price certain or ascertainable either in an amount of money or produce, shall be known as the
landholder-lessor.

b.) Bernas vs Court of Appeals, 225 SCRA 119 (1993): Is consent by a legal possessor, even if without the
consent of landowner, sufficient to create tenancy relationship?
RULING: The Court ruled in the AFFIRMATIVE:
Even if there was a lack of authorization (from Natividad) for Benigno to install a tenant, it still follows,
in our view, that Benigno as legal possessor of the landholding, could install an agricultural lessee on the
landholding. For, as defined in Section 166 (3) of the Code, an agricultural lessor is a natural or juridical
person who, either as owner, civil law lessee, usufructuary or legal possessor lets or grants to another
the cultivation and use of his land for a price certain. Nothing in said section, it will be noted, requires
that the civil law lessee, usufructuary or legal possessor should have the prior authorization of the
landowner in order to let or grant to another the cultivation or use of the landholding.

c.) In Hilario vs IAC, 148 SCRA 573 (1987), the Supreme Court held that tenancy relation does not exist
where the usurper cultivates the land. (Spouses Tiongson vs Court of Appeals, 130 SCRA 482)
RULING: The law accords the landholder the right to initially choose his tenant to work on
his land. For this reason, tenancy relationship can only be created with the consent of the
true and lawful landholder through lawful means and not by imposition or usurpation. So the
mere cultivation of the land by usurper cannot confer upon him any legal right to work the
land as tenant and enjoy the protection of security of tenure of the law (Spouses Tiongson v.
Court of Appeals, 130 SCRA 482)

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d.) Endaya vs Court of Appeals, 215 SCRA 109 (1992) Successors-in-interest of the true and lawful
landholder/owner who gave consent are bound to recognize the tenancy established before they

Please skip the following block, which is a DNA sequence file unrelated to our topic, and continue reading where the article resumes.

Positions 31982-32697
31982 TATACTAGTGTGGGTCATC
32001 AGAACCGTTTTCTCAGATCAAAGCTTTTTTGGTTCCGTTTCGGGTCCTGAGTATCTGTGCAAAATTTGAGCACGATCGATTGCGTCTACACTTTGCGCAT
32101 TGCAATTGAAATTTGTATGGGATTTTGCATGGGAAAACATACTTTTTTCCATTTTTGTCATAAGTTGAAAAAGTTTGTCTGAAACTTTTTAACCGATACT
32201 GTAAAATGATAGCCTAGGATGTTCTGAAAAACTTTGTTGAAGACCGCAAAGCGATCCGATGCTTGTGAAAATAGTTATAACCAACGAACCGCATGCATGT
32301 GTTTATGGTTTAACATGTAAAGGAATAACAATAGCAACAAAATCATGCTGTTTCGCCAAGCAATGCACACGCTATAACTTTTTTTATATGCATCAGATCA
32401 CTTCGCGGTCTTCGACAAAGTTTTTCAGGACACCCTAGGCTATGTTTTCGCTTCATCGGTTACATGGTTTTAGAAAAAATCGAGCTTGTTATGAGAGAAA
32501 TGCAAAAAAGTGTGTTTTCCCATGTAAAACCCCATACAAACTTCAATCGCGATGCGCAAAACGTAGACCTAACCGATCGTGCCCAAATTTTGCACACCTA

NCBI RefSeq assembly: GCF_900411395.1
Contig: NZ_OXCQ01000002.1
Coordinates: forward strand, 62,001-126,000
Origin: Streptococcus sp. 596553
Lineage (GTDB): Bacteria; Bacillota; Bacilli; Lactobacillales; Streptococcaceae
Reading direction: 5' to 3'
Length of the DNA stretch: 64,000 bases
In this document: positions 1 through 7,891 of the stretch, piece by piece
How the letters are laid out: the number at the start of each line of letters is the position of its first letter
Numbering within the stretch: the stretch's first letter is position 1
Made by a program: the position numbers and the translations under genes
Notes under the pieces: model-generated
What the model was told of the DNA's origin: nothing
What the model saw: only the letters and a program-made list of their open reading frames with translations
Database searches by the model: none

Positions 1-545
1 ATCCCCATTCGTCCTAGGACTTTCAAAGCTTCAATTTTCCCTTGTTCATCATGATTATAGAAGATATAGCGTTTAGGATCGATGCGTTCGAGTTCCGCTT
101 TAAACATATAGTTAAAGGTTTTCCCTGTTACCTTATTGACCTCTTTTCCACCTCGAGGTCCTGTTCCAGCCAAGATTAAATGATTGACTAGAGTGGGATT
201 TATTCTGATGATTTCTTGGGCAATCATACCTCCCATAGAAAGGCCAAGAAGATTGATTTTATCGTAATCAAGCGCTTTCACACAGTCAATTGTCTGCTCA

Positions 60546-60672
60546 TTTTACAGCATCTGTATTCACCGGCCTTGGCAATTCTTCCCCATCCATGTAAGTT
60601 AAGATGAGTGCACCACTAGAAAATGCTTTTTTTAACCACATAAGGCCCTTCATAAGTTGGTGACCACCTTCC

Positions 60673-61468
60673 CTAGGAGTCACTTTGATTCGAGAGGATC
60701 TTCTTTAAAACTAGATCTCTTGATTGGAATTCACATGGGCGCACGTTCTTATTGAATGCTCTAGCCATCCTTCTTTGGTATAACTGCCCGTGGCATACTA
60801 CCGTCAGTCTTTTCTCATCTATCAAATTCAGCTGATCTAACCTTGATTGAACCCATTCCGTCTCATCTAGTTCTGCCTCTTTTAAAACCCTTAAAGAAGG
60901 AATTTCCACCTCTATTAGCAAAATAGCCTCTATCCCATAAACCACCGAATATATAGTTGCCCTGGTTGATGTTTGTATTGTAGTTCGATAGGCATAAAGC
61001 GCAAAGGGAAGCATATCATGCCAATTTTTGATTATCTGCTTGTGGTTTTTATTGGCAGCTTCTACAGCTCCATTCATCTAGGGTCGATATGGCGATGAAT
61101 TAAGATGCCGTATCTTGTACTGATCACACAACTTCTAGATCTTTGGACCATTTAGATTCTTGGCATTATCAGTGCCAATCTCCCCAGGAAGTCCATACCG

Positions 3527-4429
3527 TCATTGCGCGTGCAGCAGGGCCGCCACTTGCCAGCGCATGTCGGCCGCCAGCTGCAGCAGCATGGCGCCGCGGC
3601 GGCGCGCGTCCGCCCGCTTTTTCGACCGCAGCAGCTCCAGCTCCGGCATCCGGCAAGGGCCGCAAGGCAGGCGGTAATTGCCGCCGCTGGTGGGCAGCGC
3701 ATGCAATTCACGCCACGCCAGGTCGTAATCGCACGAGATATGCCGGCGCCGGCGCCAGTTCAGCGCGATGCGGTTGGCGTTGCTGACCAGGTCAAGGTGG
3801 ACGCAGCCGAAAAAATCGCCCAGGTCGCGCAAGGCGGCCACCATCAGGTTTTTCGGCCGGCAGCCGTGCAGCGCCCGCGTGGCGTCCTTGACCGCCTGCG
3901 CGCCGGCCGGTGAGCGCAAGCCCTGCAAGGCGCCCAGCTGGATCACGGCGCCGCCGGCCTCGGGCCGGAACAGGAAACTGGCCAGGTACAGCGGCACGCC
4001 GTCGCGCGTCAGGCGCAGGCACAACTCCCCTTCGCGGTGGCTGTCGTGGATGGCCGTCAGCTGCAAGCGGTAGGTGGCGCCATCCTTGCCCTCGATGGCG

acquired the agricultural land.
RULING: The petitioners are successors-in-interest to a tenanted land over which an
agricultural leasehold has long been established. The consent given by the original owners to
constitute private respondent as the agricultural lessee of the subject landholding binds
private respondents whom as successors-in-interest of the Spouses San Diego, step into the
latter's shows, acquiring not only their rights but also their obligations.

4.) The purpose is agricultural production. Intention of the landholder is controlling.


a.) Caballes vs Department of Agrarian Reform, 168 SCRA 248 (1998)
RULING: Tenancy status arises only if an occupant of a parcel of land has been given its possession for
the primary purpose of agricultural production. The circumstances of this case indicate that the private
respondent's status is more of a caretaker who was allowed by the owner out of benevolence or
compassion to live in the premises and to have a garden of some sort at its southwestern side rather
than a tenant of the said portion.

5.) There is PERSONAL CULTIVATION or with the help of the immediate farm household.
a.) When personal cultivation exists? When the landholder or his immediate household cultivates the
land.
Evangelista vs CA, 158 SCRA 41
RULING: "Consonant to the foregoing, it is the considered opinion of this Court that the
herein appellee Antonio Evangelista, had not worked personally or could (not) have worked
on the land holding in question by himself, and with the aid of the members of his immediate
farm household, consequently he could not therefore be considered either as a share tenant,
or a lease-hold tenant, contemplated by Republic Act 1199, as amended, or as an
agricultural lessee, as defined by Republic Act 3844, as amended, also known as the Land
Reform Code, who is entitled to a security of tenure, as provided therein, under and pursuant
to the questioned lease agreements, for these covenants clearly fall under the provisions of
the New Civil Code whereby one of the parties, binds himself to give to another the
enjoyment or use of his property for a price certain, and for a definite period specified
therein.

Bonifacio vs Dizon, 177 SCRA 294


RULING: The right of cultivation was extended to the landowner's immediate family
members evidently to place the landowner-lessor in parity with the agricultural lessee who
was (and still is) allowed to cultivate the land with the aid of his farm household. In this
regard, it must be observed that an agricultural lessee who cultivates the landholding with
the aid of his immediate farm household is within the contemplation of the law engaged in